Forget Carnegie Hall, It’s All About Bargemusic

My friend Danielle and I on the Bargemusic rooftop

I first visited Bargemusic three years ago when I was a sophomore in college and in my first semester at Columbia. My housemate was a cellist in the joint Columbia and Julliard program and my roommates and I went one night to hear her play at Bargemusic. It was a wonderful experience- the music was incredible, the musicians prodigious and the venue an unpretentious floating mini-concert hall, so I’d been dying to go back ever since.

This afternoon I finally did. Bargemusic is an old coffee barge that has was renovated over 30 years ago to become a home for music. The barge seats about 100 people and sits on the water just beside the Brooklyn Bridge on the Brooklyn side. The front of the barge accommodates about 4 musicians at a time and the wall behind the musicians is all glass. The audience sits and listens to the musicians play while the New York City skyline rocks gently in the background.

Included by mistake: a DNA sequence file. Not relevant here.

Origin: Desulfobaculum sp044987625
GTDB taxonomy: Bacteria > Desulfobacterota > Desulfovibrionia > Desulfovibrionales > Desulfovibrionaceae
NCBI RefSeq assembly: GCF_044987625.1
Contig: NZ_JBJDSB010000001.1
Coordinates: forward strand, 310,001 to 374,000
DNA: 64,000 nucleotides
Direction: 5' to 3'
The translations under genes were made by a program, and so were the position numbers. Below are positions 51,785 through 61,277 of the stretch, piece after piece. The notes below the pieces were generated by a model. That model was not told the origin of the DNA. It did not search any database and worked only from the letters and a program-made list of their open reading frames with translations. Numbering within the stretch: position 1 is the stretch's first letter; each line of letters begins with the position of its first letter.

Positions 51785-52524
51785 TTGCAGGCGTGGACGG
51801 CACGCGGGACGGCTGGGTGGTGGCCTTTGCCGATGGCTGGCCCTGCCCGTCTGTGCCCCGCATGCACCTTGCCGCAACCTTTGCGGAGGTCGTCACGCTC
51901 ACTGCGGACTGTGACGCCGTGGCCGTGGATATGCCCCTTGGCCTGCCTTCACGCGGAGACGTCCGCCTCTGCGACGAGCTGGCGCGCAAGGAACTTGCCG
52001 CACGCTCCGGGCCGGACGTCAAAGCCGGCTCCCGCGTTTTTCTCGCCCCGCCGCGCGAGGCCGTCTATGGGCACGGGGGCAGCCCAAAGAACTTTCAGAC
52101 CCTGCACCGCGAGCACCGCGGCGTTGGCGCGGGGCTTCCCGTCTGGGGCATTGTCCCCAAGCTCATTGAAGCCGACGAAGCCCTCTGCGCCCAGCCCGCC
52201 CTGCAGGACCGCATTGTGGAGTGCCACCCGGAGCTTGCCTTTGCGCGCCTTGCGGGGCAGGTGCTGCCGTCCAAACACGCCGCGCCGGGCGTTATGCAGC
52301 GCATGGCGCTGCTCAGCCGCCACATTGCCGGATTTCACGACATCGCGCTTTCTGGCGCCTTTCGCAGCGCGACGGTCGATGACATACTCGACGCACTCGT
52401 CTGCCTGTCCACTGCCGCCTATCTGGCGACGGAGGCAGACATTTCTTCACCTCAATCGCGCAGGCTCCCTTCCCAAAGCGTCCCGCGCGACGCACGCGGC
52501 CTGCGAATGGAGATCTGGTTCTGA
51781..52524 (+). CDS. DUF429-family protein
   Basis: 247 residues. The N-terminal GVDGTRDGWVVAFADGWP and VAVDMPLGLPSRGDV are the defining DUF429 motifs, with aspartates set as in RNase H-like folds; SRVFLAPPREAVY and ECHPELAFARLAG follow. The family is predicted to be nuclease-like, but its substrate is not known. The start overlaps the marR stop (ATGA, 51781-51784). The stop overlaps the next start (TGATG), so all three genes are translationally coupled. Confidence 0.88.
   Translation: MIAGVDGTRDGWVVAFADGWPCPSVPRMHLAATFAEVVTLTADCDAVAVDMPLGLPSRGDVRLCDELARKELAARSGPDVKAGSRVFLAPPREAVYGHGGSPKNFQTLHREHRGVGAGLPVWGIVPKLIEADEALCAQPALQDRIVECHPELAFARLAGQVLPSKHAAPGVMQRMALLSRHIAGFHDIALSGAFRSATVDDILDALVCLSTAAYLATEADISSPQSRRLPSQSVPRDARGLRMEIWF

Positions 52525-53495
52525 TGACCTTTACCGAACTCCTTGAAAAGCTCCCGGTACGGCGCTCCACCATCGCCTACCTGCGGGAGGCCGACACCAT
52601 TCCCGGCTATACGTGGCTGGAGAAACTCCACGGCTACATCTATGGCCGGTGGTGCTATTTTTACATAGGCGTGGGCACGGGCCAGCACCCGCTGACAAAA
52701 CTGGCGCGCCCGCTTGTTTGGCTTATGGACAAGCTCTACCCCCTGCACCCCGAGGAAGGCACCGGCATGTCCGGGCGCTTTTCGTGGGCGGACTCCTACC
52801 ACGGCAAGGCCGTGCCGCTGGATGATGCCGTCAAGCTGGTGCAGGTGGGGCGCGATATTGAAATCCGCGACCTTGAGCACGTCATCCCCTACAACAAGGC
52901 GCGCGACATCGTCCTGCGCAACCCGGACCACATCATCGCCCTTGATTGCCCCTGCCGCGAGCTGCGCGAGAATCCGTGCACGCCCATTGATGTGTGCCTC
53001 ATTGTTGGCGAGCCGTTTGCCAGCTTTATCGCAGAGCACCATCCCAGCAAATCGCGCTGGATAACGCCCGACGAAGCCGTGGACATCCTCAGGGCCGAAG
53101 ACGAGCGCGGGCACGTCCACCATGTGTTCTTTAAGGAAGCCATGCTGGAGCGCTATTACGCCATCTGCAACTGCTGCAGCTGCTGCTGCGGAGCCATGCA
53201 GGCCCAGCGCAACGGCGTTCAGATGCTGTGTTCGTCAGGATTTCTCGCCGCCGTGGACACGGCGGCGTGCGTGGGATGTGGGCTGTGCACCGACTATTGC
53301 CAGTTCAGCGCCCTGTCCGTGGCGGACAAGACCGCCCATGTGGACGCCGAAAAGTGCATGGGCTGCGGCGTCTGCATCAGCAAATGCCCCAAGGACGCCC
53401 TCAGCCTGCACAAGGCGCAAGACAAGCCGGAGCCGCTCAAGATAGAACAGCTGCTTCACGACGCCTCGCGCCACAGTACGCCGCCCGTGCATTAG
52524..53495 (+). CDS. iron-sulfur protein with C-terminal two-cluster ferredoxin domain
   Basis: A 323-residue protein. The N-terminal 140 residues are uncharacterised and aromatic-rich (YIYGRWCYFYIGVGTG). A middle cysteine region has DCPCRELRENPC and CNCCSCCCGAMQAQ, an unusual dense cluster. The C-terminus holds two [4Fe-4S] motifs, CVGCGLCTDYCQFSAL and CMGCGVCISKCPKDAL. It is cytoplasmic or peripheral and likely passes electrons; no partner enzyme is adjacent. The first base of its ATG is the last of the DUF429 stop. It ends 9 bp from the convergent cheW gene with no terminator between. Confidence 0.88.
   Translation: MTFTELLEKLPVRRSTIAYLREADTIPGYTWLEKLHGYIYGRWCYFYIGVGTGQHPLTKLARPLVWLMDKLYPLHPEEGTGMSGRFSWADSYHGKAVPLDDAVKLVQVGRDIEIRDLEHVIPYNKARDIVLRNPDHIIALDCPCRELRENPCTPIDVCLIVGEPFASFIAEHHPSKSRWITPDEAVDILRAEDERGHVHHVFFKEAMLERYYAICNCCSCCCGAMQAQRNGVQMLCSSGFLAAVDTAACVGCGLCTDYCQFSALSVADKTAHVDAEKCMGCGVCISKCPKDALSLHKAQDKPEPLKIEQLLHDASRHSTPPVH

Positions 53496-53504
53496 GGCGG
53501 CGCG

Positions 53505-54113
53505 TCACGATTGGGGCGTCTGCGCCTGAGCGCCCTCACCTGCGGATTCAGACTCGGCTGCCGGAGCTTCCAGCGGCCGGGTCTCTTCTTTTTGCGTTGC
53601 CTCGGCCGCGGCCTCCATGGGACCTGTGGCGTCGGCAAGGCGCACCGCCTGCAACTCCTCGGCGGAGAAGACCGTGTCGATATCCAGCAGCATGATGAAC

Inside the barge

Programs at Bargemusic include Schumann, Liszt, Rachmanifnoff, Beethoven, Debussy, Bach, Dvorák, and contemporaries like John Cage and even a weekly jazz night. We heard the program Here and Now: American Contemporary Music Series, which included two pieces composed by David Del Tredici, who also played piano in the second piece. I enjoyed the first piece, “Grand Trio” far more than the second, “Love Addiction.” I’m partial to a trio of cello, piano and violin over anything vocal, and the trio was far more unique and varied than “Love Addiction.” “Grand Trio” had a wonderfully tense and edgy atonality, performed by Scott Kluksdahl on cello, Thomas Sauer on piano and Mark Peskanov on violin. Peskanov, the recipient of the Avery Fisher Career Grant and Carnegie Hall’s first Isaac Stern award is President and Artistic Director of Baregemusic and is a regular performer. Tredici also gave a great performance and it was a wonderful experience to hear the composer play his own music.

Bargemusic is a sublime place to hear to music- the repertoire is varied and superlative, the musicians world class, the vibe warm and friendly, and the view is unbeatable. The first time I went was at night, and the skyline sparkled in the background, and this afternoon the sun spilled in through the windows. Although the barge could use a better ventilations system (as far as I could tell it’s not air conditioned), it was a great way to spend the afternoon. All tickets are a mere $35 ($15-20 for students). For more information on upcoming performances go to Bargemusic’s website, and don’t miss Mark Peskanov’s behind the scenes blog!

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